In this connection, Anwarís meeting with the Anti-Corruption Agency director-general Datuk Shafee Yahaya and the State ACA directors in the Prime Ministerís Department yesterday and his announcement that the proposed amendments to the Prevention of Corruption Act 1961 would be tabled for Cabinet discussion tomorrow are positive signs that the government is serious about the all-out war against corruption.
I would call on the Cabinet to present amendments to the Prevention of Corruption Act to the July meeting of Parliament to send a clear and unmistakeable signal that the government is serious in its all-out war against corruption and would not falter or allow the campaign to fail.
There is an urgent need for the anti-corruption laws to be updated to provide for increased powers for the ACA as well as enhanced penalities for corruption offences.
ACA officers have often lamented in private that under the present law, it is not an offence for political leader holding public office to accumulate astronomical assets completely disproportionate to his known sources of income, and that there was nothing the ACA could do about it.
The amendments to the Prevention of Corruption Act should provide that it is an offence of corruption for a political leader holding public office to accumulate assets and income completely disproportionate to his known sources of income and the confiscation of such ill-gotten gains.
The question is whether all the Cabinet Ministers could rise up to the call of history that a strong stand be taken now against corruption by passing severe deterrent laws and not to be seen to be very tough with the "ikan bilis" while very soft and protective of their own kind.
Corruption should be regarded as one of the heinous crimes in the country and fines should be in the million-ringgit bracket while serious corruption offences should be punished with life imprisonments.
The Cabinet tomorrow should not only decide to table the amendments to the Prevention of Corruption Act in next monthís Parliament, but should also raise the status of the ACA by approving increased funding and expansion of ACA investigators and staff.
The DAP will support any supplementary supply bill in the July meeting of Parliament to increase budgetary allocations to the ACA, even to the extent of doubling its 1997 operating expenditure of RM32 million passed by Parliament at the end of last year to show the new importance the country is giving to the ACA.
The ACA should should build an international reputation as one of he most effective anti-corruption agencies in the world and be a model for other countries, whether developing or developed, in the fight against corruption, which has increasingly become a global concern.
At present the most famous anti-corruption agency is undoubtedly the Independent Commission Against Corruption (ICAC) of Hong Kong, which is universally recognized as being in the vanguard of organizations dedicated to addressing issues of corruption that occur in both the public and private sectors.
Is there any reason why the ACA of Malaysia cannot be as famous and successsful as the ICAC of Hong Kong?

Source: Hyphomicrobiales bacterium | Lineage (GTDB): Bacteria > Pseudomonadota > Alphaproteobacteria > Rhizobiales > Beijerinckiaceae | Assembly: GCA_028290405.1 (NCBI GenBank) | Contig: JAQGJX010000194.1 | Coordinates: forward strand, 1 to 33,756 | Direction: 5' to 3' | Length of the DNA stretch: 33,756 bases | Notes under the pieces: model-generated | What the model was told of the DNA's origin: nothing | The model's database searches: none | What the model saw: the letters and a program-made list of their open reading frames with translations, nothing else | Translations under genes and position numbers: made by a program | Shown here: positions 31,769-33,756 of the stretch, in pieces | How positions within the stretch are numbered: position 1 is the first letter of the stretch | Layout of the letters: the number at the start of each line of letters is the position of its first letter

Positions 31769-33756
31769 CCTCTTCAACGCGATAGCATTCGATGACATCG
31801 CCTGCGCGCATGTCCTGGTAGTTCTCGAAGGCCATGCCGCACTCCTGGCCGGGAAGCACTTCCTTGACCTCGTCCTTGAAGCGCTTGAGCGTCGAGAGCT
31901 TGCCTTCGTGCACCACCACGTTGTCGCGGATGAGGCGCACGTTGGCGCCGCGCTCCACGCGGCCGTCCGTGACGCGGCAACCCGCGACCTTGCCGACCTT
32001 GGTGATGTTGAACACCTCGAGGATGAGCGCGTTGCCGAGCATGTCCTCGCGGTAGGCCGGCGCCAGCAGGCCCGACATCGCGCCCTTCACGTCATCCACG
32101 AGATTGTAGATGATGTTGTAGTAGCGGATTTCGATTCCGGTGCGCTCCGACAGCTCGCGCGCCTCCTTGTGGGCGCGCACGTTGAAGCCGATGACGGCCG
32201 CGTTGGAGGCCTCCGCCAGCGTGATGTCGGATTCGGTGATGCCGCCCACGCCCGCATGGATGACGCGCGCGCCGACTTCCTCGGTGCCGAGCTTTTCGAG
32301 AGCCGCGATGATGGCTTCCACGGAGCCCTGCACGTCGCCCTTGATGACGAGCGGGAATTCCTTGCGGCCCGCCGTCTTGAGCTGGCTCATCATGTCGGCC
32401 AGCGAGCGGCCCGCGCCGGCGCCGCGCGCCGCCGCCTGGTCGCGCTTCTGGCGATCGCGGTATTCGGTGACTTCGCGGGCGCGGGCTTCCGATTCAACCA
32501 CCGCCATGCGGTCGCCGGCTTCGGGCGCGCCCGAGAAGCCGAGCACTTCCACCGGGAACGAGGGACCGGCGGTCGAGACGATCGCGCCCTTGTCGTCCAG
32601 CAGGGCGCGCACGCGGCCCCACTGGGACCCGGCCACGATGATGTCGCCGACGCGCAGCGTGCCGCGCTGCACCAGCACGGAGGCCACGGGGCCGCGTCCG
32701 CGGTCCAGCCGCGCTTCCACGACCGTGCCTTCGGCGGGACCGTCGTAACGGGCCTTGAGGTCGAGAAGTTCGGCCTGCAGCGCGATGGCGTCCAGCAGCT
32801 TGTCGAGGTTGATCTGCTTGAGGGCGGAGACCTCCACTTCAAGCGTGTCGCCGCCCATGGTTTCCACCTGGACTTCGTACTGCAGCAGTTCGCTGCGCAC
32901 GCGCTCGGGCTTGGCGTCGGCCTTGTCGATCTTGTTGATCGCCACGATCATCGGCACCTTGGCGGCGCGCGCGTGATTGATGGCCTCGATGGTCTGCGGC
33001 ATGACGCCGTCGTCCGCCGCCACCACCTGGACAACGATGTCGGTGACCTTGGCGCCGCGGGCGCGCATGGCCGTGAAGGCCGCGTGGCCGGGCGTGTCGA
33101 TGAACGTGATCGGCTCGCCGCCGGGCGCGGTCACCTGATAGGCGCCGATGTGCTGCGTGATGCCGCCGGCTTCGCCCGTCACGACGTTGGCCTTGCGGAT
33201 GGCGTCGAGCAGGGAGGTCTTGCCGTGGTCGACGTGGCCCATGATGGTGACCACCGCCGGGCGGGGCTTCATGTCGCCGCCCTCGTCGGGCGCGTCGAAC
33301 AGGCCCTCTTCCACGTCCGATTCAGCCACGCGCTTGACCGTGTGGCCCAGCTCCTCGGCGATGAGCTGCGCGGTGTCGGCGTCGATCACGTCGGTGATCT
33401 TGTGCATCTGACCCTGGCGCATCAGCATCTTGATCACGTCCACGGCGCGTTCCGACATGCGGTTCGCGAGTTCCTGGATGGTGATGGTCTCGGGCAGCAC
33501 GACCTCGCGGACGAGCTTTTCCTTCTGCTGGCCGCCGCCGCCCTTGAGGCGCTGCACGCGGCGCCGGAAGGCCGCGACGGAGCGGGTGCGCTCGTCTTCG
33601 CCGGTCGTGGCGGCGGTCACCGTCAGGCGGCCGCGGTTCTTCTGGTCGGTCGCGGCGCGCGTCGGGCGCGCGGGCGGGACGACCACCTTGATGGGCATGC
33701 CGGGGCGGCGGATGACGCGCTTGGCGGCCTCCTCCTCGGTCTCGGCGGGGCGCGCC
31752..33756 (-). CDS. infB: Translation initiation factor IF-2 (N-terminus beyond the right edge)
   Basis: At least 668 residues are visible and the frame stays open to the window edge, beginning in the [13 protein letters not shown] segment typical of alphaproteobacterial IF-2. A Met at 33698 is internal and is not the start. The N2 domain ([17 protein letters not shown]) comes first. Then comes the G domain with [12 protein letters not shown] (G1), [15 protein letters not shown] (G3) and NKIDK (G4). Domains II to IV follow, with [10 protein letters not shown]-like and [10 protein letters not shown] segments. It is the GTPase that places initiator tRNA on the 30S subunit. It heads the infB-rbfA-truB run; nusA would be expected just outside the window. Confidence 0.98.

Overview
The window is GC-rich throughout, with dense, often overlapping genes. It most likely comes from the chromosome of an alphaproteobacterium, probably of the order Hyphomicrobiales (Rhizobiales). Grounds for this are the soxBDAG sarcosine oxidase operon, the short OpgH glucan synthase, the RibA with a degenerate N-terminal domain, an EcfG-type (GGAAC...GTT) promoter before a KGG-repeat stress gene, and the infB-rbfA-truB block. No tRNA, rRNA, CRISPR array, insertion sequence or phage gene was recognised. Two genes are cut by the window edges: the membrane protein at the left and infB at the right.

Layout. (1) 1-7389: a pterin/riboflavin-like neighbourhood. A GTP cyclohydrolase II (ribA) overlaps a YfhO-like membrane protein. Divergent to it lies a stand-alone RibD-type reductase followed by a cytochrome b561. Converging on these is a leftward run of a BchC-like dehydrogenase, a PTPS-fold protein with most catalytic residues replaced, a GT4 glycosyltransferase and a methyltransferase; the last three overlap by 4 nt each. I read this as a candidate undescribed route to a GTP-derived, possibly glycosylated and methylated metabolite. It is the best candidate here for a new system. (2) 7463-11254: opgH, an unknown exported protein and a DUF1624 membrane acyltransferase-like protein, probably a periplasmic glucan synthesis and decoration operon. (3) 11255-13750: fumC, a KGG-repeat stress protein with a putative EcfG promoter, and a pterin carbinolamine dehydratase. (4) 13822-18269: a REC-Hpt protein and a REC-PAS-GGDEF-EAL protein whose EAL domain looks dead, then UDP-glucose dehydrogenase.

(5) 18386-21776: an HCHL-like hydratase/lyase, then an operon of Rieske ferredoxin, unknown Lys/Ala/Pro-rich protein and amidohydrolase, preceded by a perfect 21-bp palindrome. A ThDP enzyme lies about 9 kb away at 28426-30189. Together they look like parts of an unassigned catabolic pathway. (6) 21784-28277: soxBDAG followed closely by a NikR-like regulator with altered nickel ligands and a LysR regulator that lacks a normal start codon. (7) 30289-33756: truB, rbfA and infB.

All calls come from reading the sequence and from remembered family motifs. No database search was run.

The Cabinet, at its meeting tomorrow, should also direct Ministers to play a leading role to root out corruption in their respective Ministries. They should not adopt the passive attitude of leaving to the ACA to expose corruption but should assume personal responsibility to ensure that their Ministries and all departments under their jurisdiction enjoy the public reputation of accountability, transparency, honesty and integrity.
In this connection, the Primary Industries Minister, Datuk Seri Dr. Lim Keng Yaik should be commended for the good example he has set in publicising malpractices in government departments and government agencies, as in his recent strictures against the Smallholders Development Corporation Sdn. Bhd for evading export cess and hiring out its export quotas.
In response to the denial by the Risda chairman Datuk Abu Zahar Nika Ujang claiming that Risda investigations revealed that no sawn timber belonging to its subsidiary had been seized, Keng Yaik produced documentary evidence to back his claim.
The Minister for Rural Development, Datuk Annuar Musa should not have sided with Risda and questioned Keng Yaik for going public on this scandal, for a "cover-up" culture is not in keeping with the all-out war against corruption which the government has initiated and the new culture of public integrity that must be instituted in the country.
I only hope that the Transport Minister, Datuk Seri Dr. Ling Liong Sik could emulate the example of Keng Yaik in cleaning up his Ministry, which has one of the worst public reputations for corruption.
I hope Liong Sik would be among the first Cabinet Ministers to act on the advice of Anwar Ibrahim to conduct surprise visits to check on public complaints about corruption and abuses of power in the various departments and agencies in the Transport Ministry.
Of course, Liong Sik must resolve his own credibility problem first, especially with regard to one of the hottest issues in the country, his explanation of his role in the corporate phenomenon where his son, Ling Hee Leong, could embark on RM1.2 billion corporate acquisitions at the age of 27 in a matter of three months, when he has no corporate record whatsoever.
Defined simply, corruption is the misuse of public power for private profit. It also means failure to comply with the "armís-length" principle, under which no personal or family relationship should play any role in economic decision-making, be it by private economic agents or by government officials.
The public are entitled to a full explanation from Liong Sik that he had scrupulously adhered to this "armís-length" principle and had no role whatsoever in his sonís corporate acquisition of RM1.2 billion worth of shares in four companies in a matter of three months, when Hee Leong was only 27 and had no corporate record whatsoever.